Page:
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Texas' 2005 Spring Turkey Forecast
Hunters eager to get out and challenge our eastern and Rio Grande gobblers will surely want to read this ... [+] Full Article
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Texas Sportsman
Lone Star Turkey Outlook For 2006
Texas turkey hunters could get spoiled by great turkey hunting such as they've enjoyed for the past two seasons. And this year looks like another winner! (March 2006)

One thing that most Texas turkey hunters have in common is that when they're looking forward to the upcoming spring's gobbler-only season, they can't help remembering last year's season -- and just how exciting it was.

That's because Texas' spring season has rarely been a bust for most serious turkey hunters, who often return to the same hunting leases, commercial outfitters or public hunting areas that led to their bagging a gobbler or two a year ago, and plan accordingly for the curtain about to rise on still another season.

Recently, while I was chalking my box call for a little practice session on my front porch, memories of a cool, damp April morning on a Stephens County ranch west of Fort Worth last year brought me soothing thoughts -- and sparked great expectations.

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You never know from one day to the next what to expect with the Texas weather, so I brought along more calls that morning than I usually carry in my belt's bag of tricks: two standard paddle-type box calls that have become my favorites, a pair of slate calls that I sometimes use for softly teasing stubborn gobblers that have hung up out of shotgun range, and three different types of diaphragm calls for those rainy or damp days that often play havoc with box and slate calls.

As I do before all spring turkey seasons, I'd done a lot of scouting and a lot of questioning of landowners, oil well pumpers and state wildlife biologists prior to the season opener. If you really want to feel goose bumps when the first gobble-gobble-gobble thunders down from a nearby turkey roost at daybreak on opening morning, just prime your mind before the season opens with stories of gobblers with 11-inch-plus beards from folks who are in the woods every day. It doesn't matter whether they're telling the truth or not; the fact is that before you give your first hen yelp, you're all ready for the greatest spring turkey opener ever.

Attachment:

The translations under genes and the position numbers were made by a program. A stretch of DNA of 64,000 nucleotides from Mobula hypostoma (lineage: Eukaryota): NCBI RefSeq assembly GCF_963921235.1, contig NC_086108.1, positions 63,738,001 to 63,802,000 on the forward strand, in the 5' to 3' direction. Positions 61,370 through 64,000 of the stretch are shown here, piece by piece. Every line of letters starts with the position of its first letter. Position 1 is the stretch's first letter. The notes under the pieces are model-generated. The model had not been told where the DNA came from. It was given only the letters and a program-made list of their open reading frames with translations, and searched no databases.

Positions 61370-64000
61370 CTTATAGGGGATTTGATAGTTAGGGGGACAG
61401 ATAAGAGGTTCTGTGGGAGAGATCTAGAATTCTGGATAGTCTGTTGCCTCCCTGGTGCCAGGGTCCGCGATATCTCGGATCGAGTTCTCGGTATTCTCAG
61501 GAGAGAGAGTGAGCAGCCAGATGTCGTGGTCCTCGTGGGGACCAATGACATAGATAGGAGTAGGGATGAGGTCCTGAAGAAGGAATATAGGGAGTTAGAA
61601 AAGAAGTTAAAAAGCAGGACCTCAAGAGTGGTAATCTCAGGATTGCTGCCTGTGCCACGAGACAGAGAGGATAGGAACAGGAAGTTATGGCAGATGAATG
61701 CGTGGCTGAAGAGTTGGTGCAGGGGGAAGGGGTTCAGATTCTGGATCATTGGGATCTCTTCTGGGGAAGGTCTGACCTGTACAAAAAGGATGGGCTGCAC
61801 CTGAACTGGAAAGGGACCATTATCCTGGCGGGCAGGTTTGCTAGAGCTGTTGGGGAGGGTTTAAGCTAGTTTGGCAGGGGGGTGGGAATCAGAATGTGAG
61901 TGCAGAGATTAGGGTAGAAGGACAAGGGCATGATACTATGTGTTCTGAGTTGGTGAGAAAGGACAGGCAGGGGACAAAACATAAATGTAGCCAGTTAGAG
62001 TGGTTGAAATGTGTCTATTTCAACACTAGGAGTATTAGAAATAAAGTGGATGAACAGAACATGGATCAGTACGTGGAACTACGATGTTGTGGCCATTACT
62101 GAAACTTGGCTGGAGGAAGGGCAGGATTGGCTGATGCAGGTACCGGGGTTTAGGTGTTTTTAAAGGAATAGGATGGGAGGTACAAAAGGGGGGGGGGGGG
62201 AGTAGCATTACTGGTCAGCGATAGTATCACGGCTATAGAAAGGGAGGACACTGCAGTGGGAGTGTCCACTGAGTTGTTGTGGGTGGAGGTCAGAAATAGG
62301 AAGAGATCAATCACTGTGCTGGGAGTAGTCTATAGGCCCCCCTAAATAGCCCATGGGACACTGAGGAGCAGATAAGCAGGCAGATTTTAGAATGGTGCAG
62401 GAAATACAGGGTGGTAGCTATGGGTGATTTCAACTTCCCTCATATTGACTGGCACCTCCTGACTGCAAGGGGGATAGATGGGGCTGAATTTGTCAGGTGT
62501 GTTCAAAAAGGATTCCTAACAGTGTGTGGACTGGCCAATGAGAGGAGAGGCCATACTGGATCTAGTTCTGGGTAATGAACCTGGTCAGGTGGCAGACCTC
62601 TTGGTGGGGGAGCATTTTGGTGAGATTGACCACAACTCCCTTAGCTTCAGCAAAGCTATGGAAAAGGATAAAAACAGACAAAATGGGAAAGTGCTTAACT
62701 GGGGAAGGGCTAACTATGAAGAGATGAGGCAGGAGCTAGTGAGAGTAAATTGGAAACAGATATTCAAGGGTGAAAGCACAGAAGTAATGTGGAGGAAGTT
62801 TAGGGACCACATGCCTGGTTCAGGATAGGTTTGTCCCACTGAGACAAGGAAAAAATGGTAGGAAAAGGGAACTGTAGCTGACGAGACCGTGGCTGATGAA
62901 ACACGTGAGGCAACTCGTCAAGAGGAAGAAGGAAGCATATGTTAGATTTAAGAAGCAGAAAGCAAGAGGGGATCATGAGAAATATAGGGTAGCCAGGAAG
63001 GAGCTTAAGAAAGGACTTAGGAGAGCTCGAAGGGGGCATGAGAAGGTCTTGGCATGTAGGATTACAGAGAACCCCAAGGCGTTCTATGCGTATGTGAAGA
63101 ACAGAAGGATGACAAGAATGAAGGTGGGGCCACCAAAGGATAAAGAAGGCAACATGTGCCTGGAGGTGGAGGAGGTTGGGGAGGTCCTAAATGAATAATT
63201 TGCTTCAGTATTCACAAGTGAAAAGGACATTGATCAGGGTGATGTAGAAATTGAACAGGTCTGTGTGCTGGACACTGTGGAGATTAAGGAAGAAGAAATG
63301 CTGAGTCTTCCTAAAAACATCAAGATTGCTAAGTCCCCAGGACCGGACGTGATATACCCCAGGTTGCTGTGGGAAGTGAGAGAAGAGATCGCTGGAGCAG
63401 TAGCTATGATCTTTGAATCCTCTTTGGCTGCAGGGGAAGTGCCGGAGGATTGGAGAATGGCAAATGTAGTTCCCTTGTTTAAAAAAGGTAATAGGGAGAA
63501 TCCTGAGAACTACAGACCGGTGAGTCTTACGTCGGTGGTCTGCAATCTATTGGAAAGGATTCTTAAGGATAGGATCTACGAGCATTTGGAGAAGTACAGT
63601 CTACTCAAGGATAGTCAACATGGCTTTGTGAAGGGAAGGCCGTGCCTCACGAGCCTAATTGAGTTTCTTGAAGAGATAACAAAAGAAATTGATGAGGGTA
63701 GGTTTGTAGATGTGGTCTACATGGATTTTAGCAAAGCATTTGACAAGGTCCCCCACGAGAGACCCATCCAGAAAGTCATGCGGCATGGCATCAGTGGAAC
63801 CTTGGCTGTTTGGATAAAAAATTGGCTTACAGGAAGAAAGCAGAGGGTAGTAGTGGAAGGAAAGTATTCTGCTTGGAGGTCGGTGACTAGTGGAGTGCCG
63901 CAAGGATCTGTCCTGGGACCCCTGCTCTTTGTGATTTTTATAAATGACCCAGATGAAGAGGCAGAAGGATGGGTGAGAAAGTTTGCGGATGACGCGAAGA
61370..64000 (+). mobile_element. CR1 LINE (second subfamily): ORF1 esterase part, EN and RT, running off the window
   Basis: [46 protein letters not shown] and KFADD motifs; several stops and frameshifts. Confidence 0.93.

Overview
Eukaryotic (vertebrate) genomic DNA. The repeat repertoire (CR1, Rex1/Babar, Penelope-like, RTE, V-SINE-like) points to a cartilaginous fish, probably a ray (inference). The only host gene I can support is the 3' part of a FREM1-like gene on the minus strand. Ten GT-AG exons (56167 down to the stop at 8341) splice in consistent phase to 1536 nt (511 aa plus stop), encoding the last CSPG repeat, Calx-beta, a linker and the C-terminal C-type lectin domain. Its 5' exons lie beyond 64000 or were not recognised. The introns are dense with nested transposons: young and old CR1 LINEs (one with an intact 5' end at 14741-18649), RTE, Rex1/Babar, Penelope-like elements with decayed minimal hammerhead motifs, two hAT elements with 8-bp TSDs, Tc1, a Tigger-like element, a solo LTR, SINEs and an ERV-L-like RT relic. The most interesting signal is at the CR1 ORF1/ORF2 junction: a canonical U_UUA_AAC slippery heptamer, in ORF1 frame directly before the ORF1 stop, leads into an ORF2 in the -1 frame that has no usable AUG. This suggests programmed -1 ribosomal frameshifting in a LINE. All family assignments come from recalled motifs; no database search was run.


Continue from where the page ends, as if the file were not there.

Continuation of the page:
At morning's first light, held back by a curtain of dark clouds and lightly misting rain, a gobbler sounded off from a couple of hundred yards across a large wheat field. I listened to him for at least 30 minutes before I could tell from the direction out of which the gobbling had come that he had left the roost and was moving southward, to my right.

I gave a few yelps with the diaphragm call; the gobbler responded immediately. Another yelp brought another response, and so I held back and waited.

The ol' tom gobbled three more times before I yelped again; he immediately gobbled back. I let him gobble several more times without answering before finally yelping to him again. I could tell by the distance of his gobbling that I had him on a string. He finally approached the fence bordering the wheat field and followed the brush on the inside of the fence to within 20 yards of the camouflage netting I was hiding behind.

Seconds later I was looking down at one of the largest gobblers I've ever taken in Texas -- a Rio Grande with an 11-inch beard and spurs almost 1 1/2 inches long!

Today, as I chalk my calls and ready my decoys and other gear for the spring opener, I can't help expecting this one to be just as good as, or maybe even better than, the one in spring of 2005.

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